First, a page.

Searching for paradise in the hidden Himalayas


At moments of dislocation and intense social uncertainty people will appear offering the possibility of another land where people will be blessed, liberated and genuinely at home. In this case, it was not 'Brexit' but a hidden land of actual immortality, enfolded within the mountain ranges around Mt Kanchenjunga on the Nepalese/Sikkim border. Unlike Shangri-la, Beyul Demoshong was not simply a physical space, carefully hidden (as imagined in Hilton's Lost Horizon) but an occulted place spiritually hidden.

The person offering this journey and opening the way to it was the 'crazy lama', Tulshuk Lingpa. Lingpa was a 'terton' a finder of 'terma' which were texts magically hidden until discovered at the right moment for them to be of maximum usefulness to people's spiritual development. They were often hidden by Padmasambhava, the robust wonder-working bringer of Buddhism to Tibet; and, Tibetan Buddhism is alive with such discoveries (though undoubtedly pedestrian scholarship is more sceptical)!

Tulshuk Lingpa became obsessively focused on finding his way to Beyul Demoshong and on opening one of its four gates and ushering in his followers to a balming life of ease and peacefulness. There was, however, a catch. The gate only opens for the pure in heart of singular intention and as news of his quest seeped out dozens of people, selling all that they had, followed him. But it is one thing to surrender everything outward, another to fully do so inwardly. This was to be the expedition's undoing in which Lingpa loses his life. There is a point in the narrative when he and one other, exploring on ahead in the high mountain snows, do apprehend yet something other, an alluring promise of welcoming light but step back thinking to bring others in. This was a hesitation that was the undoing of him, at least in this incarnation!

We know of this extraordinary quest because of the American author and photographer, Thomas K. Shor, went in search of its surviving actors - including Lingpa's son (Lingpa was of the older Tibetan Buddhist lineage where lamas can marry) and other participants. He tells the story, vividly and in telling detail, in 'A Step Away From Paradise: The true story of a Tibetan Lama's Journey to a Land of Immortality'. It is told with just the right balance of intelligent and sympathetic credulity with veins of appropriate scepticism running through.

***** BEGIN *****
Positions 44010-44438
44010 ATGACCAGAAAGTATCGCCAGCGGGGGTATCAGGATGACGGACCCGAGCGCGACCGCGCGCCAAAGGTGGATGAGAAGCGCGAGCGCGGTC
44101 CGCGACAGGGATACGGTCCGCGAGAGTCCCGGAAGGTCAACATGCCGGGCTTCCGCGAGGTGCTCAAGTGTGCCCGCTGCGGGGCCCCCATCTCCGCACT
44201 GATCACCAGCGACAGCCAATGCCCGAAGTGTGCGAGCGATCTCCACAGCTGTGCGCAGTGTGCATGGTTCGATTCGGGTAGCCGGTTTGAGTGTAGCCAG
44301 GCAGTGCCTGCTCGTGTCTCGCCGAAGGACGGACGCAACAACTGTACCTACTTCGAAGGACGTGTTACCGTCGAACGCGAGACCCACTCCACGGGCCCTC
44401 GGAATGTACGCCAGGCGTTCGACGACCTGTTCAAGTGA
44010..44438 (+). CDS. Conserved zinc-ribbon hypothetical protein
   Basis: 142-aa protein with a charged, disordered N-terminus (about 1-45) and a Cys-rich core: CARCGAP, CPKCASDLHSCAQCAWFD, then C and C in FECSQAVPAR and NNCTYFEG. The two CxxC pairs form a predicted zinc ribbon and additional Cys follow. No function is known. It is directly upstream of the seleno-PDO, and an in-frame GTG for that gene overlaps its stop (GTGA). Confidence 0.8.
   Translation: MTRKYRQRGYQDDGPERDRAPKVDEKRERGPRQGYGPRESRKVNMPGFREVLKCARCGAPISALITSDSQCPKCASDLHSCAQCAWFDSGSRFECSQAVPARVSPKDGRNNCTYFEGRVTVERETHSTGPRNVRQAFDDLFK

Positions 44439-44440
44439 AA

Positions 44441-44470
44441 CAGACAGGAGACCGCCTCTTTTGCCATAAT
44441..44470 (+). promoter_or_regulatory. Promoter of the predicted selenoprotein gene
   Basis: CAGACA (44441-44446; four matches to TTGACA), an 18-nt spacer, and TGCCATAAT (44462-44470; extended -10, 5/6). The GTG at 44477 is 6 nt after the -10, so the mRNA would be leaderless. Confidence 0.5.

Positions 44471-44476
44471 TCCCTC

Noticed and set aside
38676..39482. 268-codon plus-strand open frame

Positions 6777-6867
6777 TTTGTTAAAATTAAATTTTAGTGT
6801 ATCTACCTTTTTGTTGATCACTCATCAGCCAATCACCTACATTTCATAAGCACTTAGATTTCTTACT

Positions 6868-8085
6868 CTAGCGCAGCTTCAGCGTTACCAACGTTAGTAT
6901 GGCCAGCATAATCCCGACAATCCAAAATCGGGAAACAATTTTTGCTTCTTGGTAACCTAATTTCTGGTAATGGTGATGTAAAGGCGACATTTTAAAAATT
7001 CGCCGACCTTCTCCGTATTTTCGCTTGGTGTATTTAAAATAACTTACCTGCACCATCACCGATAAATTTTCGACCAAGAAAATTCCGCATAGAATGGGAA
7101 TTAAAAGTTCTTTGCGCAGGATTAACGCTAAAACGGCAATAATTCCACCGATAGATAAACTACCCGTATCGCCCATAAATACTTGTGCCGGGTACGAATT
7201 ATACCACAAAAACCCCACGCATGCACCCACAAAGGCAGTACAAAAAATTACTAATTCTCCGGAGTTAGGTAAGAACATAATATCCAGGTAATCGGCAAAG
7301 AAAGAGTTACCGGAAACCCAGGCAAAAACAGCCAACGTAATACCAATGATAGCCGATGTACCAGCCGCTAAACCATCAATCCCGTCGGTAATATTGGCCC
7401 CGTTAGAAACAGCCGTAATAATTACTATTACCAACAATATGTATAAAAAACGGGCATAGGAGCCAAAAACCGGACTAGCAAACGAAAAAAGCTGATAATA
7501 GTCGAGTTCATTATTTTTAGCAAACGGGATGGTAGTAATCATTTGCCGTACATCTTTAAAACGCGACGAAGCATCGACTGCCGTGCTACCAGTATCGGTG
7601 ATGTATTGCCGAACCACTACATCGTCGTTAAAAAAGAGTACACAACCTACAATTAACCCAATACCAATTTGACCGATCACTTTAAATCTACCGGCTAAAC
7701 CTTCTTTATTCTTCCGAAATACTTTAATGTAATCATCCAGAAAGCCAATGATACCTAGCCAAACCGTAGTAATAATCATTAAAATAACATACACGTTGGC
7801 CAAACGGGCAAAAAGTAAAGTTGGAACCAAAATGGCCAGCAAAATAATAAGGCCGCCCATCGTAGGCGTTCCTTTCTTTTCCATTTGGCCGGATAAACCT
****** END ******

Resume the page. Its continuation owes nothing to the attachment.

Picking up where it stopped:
The principal events take place in the late 1950s, when Tibet has been invaded and the world is darkening. All the participants tellingly see it, even in apparent failure and alleged foolishness, as the great moment of their lives. A moment where they ventured (and wagered) on ultimate fulfilment - and even if they 'lost' in their loss was a victory. You cannot imagine, says one woman who sold all that she had to follow Lingpa, the freedom of having, even once, forsaken everything for a peaceful ideal!

It is well to ponder this. Both the positive dimension of the centrality of meaning to our lives. We are made to make threading patterns of sense and that is what reveals our wholeness. And, the shadow side, the way such yearning can lead us to easily accept a proffered, ready-made pattern, not our own.   Lingpa undoubtedly intended the former - this is a discipline, a path that you needed to tread yourself so that communally we might enter in - but you can imagine a distorting, disillusioning version in lesser hands. All those marketers of 'end times' that conflate with the seller's own ego and power lust that break in tragedy at worst and profound disillusionment at best.

The book also creates a telling picture of Tibetan Buddhism as actually practised and engaged with across the social spectrum. This is not the refined Buddhism of scholarly text and long meditation retreats (though both can be present) but also a Buddhism of wonderworking saints (of whom Lingpa is undoubtedly one), struggles with ambivalent or hostile spirits; and, simple faith. There is a remarkable story of how Lingpa cures a whole village of a creeping, leprosy-like illness - and many of his most devoted disciples will come from there.

But not everyone is impressed. For example, the king of Sikkim is hostile to Lingpa: for would he not, if successful, rob his kingdom of its inhabitants? So he demands a miracle to prove Lingpa's status. Lingpa performs one - burning the imprint of his foot into the rock at the monastery where he is staying (it is there even now and people are still alive who witnessed its appearance). Unfortunately, the timing was off, the royal representative was delayed and so did not see this for himself, further complicating Lingpa's strained relationship with Sikkim, prompting a search for the west gate on the Nepalese side!

There is a coda to the book that adds another dash of 'strangeness'. With Lingpa's death, would he return? After all lineages of high lamas are set down through reincarnational streams. There does appear to be a claimant, the author discovers, but Lingpa's 'original' family is disinclined to support the author's seeing him, deflecting his enquiries with gentle obfuscation. Yet Shor does finally met him - and leaves you with just the right impression at the end of this magical book that it may be so, it just may be so!

Meanwhile, the hidden land continues to await a rightful entrant. Or, yet who knows, perhaps quieter focused souls enter all the time, unnoticed by the world's bustling egos?




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